Three Poems


Argentine poet Juan Arabia.


I am going to pawn my heart
until it becomes a bird and from it fall
new stars for the world.

Because I still travel
—I am a stranger—
and in the cities, the bridges
fall silent and hurt me.

I am going to protect myself from atrocities
and from injustices
until the twilight turns pink
and scars over.


Lake District

I, who denied Christ on the first ship,
finally understood the meaning of the word goodbye.
It’s not a simple send-off:
it is the moment when everything sinks
into the white and transparent seas of numbers,
and the flower it lost, the only proof
of the existence of a paradise.

It is the moment of loss of the immediate heat
of the air that encloses and separates each
thing that exists in the world.



We move away from the city,
misfortune, misfortune, etc.
In which we make
no more songs.

Our flute remained buried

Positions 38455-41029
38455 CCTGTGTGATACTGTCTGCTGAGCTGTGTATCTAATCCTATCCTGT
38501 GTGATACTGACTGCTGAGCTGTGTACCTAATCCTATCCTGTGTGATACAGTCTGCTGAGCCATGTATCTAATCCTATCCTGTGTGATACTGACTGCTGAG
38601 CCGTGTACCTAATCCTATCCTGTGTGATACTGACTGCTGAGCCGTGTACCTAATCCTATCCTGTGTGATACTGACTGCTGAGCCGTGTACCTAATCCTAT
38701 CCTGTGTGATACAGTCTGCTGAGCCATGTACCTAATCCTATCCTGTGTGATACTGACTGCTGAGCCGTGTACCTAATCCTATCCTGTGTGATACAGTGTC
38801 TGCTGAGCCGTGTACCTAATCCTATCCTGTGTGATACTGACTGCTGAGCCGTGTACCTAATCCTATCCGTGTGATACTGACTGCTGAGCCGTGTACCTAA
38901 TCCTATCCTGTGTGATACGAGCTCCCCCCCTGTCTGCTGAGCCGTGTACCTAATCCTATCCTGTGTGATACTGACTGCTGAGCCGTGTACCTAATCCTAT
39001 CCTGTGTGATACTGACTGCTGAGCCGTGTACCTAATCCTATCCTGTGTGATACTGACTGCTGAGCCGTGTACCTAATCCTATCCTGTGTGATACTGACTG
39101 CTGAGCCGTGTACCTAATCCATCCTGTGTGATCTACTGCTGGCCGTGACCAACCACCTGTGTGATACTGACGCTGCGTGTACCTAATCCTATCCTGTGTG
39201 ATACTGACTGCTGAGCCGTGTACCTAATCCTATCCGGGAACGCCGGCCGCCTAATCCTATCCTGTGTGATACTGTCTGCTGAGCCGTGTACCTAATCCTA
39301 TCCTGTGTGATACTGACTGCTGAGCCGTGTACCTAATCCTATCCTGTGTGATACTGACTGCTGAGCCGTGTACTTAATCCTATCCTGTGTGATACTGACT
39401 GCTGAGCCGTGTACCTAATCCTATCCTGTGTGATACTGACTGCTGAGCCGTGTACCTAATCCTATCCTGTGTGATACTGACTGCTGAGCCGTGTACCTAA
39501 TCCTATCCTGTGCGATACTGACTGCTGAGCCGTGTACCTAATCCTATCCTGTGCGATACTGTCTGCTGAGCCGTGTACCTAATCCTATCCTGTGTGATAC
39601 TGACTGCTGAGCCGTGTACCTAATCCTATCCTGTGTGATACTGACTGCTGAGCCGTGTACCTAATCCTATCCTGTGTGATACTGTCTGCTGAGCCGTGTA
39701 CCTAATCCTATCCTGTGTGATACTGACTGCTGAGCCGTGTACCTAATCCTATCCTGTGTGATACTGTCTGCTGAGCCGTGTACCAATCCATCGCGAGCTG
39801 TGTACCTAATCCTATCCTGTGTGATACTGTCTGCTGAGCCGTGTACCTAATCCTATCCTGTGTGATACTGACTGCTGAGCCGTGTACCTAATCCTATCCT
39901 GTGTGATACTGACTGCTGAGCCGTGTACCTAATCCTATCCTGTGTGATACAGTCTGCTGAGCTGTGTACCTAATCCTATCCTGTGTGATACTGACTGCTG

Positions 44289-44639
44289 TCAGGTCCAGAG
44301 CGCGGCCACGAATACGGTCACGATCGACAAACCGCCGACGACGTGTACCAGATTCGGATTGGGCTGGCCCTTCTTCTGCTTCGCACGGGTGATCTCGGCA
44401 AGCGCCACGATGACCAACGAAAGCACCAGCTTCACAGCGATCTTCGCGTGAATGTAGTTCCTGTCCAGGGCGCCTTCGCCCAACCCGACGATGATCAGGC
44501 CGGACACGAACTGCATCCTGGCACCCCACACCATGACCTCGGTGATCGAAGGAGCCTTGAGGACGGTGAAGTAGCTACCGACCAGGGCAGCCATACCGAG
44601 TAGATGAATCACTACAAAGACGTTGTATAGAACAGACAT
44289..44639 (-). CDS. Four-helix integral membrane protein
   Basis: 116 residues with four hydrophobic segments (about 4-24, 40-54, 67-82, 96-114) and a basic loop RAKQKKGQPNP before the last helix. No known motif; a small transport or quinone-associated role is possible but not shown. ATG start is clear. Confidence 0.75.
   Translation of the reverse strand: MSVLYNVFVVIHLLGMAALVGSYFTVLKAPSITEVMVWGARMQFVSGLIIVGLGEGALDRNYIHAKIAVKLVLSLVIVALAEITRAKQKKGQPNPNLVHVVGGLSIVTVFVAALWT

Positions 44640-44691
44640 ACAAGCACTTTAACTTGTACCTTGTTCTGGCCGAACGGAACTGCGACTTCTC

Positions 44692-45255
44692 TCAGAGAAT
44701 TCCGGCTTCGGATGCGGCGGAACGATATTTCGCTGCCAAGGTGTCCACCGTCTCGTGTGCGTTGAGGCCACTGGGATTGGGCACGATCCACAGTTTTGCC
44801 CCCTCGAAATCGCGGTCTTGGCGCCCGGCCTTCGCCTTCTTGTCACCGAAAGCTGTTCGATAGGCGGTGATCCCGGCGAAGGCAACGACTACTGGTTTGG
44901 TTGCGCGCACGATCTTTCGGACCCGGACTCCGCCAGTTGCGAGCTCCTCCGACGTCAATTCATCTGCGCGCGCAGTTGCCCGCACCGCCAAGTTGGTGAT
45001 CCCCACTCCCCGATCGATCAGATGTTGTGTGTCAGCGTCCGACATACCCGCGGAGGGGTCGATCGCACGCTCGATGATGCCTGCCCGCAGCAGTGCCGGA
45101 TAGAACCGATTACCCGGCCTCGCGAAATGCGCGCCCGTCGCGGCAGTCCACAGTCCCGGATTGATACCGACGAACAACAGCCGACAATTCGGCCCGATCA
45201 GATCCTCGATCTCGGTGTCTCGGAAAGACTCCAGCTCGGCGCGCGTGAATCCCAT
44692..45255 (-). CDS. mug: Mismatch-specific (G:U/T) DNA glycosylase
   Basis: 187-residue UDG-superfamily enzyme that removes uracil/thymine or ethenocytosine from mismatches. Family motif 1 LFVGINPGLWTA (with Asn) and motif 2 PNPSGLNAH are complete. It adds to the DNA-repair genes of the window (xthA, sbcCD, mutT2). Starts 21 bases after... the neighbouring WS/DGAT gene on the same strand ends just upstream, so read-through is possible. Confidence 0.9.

in the roots of a willow:
destroying the ground,
raising streets and paving stones.

We go far, friends:
where the cows drink,
where the sap flows.

Our verses need
to be judged,
but in more savage lands...


Recommended Reading:

"Against the Eviction of the Poet: An Introduction to the Poetry of Juan Arabia" by Rodrigo Arriagada


LALT No. 4
Number 4

The fourth issue of LALT highlights underrepresented but deserving voices from across Latin America, with a focus on women writers as well as special sections dedicated to genre-bending science fiction, indigenous-language poetry and prose, and the essential relationship between author and translator.

Table of Contents

Editor's Note


Short Fiction from Peru


Translation Previews and New Releases



Latin American Science Fiction

Indigenous Literature

Dossier: Five Women Writers in Translation


Dossier: Colombian Poetry

Nota Bene